TERRAN - Hellions are very fast units that are great for taking Xel'Naga towers and containing an opponent on two bases. - Widow Mines can be set up before a big battle, with a small contingency of other units forward. The forward units, upon encountering the enemy, retreat back into a position on the map controlled by Widow Mines... map control. Need I say more? *BOOM* - Tanks are great for setting up outside an opponent's natural or third. This will make it extremely hard for the contained player to take further bases. - Scan, while it costs the same as a MULE and thus is to be avoided if possible, is great at grabbing map control. - Planetary Fortress in the late game are great set up en masse to control a given position or create a chokepoint. Combined with missile turrets and there is very little other races can do to contest these points. - Drops (marine, marine-marauder, hellion, hellbat, etc) are great forms of map control that punish an opponent for controlling the wrong part of the map at the wrong time. - Banshees punish an opponent for not having the right type of map control. If map control is the amount of the map under ones vision and influence, then banshees exploit holes in a player's map detection. - The ability of Terran buildings to fly can exploit map control, as well. The occassional TvZ is won by this alone: ground forces taking out a Terran main in a desperate counter attack which would have worked but then... FLOAT. Control of the ground is one form of map control; control of the air another.




PROTOSS - Cannons are a staple of Protoss map control. Many Protoss won't dare move out of their base with at least one cannon at their front wall. - Sentries are great for map control. Hallucinate allows a guilt-free scout with little cost and no risk, for temporary control of any part of the map desired. - Observers are good for map control, with many Protoss getting up to 3 or more in the late game. One for their own army, to detect any kind of invisible units. One outside their bases, scouting for expansions. And a third with the main army if possible, parked outside their production facilities if not. - Dark Templar are a form of map control much like the Banshee -- exploiting any holes in detection, a subset of map control. - Blink upgrades are actually a great form of map control, allowing Stalkers to get into a myriad of unexpected places, and increasing the defense requirements at any given point in the opponent's infrastructure. - Phoenix are great for map control, scaring most players into their bases until sufficient static defense can be built in their mineral lines and between their bases to feel comfortable moving out. In the meantime, bases can be taken, tech can be started, and the Protoss is sitting pretty. - Mothership Core with recall is amazing for map control. The ability to attack an opponent at virtually no risk is not to be underestimated. Couple that with near-instant response to counter-attacks, and there is no reason not to abuse this form of map control.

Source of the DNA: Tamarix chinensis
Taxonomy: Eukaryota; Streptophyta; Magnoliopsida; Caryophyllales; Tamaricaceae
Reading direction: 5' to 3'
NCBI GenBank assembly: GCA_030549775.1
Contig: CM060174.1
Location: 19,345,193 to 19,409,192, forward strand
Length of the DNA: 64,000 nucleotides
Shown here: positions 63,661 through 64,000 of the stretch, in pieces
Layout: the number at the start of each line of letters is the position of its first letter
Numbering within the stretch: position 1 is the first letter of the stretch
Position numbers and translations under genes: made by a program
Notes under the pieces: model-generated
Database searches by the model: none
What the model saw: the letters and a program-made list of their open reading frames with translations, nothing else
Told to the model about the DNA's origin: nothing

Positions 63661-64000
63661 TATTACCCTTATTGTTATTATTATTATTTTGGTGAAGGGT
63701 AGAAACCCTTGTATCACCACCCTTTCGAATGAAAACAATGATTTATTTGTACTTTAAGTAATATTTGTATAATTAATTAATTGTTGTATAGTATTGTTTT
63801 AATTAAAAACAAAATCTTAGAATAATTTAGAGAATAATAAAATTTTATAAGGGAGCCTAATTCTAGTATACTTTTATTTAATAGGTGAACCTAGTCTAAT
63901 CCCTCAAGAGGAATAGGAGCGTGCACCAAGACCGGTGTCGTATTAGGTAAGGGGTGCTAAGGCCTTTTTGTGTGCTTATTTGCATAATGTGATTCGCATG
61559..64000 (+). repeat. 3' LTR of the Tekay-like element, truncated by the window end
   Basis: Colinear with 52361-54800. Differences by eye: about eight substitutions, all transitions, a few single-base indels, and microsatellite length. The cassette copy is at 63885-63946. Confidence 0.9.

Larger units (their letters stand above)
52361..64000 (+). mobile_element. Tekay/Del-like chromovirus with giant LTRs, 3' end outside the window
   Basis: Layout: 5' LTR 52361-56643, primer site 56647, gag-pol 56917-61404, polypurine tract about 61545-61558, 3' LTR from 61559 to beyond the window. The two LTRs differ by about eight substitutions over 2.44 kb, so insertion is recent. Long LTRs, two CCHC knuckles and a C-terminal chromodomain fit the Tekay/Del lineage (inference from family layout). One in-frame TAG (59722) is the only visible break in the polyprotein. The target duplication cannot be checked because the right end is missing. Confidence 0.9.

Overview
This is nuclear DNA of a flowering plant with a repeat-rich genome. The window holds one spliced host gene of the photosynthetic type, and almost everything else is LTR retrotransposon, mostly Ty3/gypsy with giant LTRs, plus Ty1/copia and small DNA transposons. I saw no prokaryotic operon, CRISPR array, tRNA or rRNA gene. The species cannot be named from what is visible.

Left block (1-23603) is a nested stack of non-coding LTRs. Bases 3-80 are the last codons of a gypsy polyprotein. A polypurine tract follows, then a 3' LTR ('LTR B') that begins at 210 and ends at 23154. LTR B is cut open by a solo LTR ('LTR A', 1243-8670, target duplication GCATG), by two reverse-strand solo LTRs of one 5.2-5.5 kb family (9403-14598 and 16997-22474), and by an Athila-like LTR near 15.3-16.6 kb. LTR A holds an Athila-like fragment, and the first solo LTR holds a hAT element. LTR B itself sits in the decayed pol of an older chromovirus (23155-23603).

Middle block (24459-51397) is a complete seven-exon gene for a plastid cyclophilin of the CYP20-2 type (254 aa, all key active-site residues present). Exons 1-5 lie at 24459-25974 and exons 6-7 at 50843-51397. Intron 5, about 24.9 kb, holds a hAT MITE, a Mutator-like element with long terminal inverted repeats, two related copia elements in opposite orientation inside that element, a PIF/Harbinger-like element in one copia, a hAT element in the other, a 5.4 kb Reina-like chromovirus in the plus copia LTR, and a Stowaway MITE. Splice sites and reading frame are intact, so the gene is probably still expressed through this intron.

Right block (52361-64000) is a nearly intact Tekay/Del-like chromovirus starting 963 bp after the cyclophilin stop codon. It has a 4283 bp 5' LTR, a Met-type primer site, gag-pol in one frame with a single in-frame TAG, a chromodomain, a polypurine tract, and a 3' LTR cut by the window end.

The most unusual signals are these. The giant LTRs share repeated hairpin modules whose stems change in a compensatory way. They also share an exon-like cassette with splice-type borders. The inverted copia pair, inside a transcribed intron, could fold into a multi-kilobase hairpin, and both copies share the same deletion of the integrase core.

If you enjoyed this feature, feel free to follow the author at @theonlyshaft for more content.